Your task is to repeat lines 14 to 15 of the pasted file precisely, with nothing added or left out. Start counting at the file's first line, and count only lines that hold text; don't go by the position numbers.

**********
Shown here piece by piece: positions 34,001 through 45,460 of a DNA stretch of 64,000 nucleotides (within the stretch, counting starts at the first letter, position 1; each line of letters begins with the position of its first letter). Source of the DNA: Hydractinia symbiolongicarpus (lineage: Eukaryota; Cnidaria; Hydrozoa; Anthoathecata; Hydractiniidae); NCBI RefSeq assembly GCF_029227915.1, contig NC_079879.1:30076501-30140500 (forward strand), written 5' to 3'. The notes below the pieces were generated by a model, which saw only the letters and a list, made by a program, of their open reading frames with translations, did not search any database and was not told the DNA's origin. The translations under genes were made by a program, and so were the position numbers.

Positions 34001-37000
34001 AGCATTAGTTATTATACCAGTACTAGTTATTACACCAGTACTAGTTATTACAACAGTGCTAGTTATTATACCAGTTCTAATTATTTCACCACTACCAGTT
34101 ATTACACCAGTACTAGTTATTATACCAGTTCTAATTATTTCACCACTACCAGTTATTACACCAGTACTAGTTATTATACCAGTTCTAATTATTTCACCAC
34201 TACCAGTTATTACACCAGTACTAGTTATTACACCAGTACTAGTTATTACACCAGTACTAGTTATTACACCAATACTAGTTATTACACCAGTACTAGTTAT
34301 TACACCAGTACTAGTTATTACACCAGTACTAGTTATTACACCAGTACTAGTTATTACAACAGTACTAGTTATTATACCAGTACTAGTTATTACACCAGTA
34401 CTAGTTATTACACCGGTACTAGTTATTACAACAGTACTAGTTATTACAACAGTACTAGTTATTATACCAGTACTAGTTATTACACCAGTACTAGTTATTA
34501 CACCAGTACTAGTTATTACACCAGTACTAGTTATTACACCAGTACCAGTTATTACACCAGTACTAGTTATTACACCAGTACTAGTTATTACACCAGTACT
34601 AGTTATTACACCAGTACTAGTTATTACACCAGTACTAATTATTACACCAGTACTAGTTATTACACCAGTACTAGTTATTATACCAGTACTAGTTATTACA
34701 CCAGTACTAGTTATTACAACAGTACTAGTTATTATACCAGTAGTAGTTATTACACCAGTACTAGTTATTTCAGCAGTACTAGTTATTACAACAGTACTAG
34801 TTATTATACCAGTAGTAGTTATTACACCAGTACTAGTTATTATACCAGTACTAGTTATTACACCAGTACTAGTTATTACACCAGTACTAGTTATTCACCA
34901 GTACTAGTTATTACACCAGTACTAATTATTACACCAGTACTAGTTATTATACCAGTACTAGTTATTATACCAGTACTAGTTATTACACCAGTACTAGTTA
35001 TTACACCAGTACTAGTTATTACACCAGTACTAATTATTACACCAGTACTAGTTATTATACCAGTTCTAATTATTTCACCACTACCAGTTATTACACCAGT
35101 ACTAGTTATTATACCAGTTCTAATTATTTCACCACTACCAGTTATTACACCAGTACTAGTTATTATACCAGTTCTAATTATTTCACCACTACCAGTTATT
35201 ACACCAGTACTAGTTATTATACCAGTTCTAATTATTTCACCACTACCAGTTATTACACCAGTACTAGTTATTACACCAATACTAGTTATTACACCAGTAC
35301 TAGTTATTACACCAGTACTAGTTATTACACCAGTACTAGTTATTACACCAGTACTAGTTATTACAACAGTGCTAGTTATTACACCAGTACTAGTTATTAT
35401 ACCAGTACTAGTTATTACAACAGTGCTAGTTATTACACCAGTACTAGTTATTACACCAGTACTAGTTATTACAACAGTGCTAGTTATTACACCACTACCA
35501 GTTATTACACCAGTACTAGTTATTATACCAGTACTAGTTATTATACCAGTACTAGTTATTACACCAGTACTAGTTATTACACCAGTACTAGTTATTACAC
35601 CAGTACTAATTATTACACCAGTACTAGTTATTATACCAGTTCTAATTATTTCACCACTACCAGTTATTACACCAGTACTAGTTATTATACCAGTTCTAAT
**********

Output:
35101 ACTAGTTATTATACCAGTTCTAATTATTTCACCACTACCAGTTATTACACCAGTACTAGTTATTATACCAGTTCTAATTATTTCACCACTACCAGTTATT
35201 ACACCAGTACTAGTTATTATACCAGTTCTAATTATTTCACCACTACCAGTTATTACACCAGTACTAGTTATTACACCAATACTAGTTATTACACCAGTAC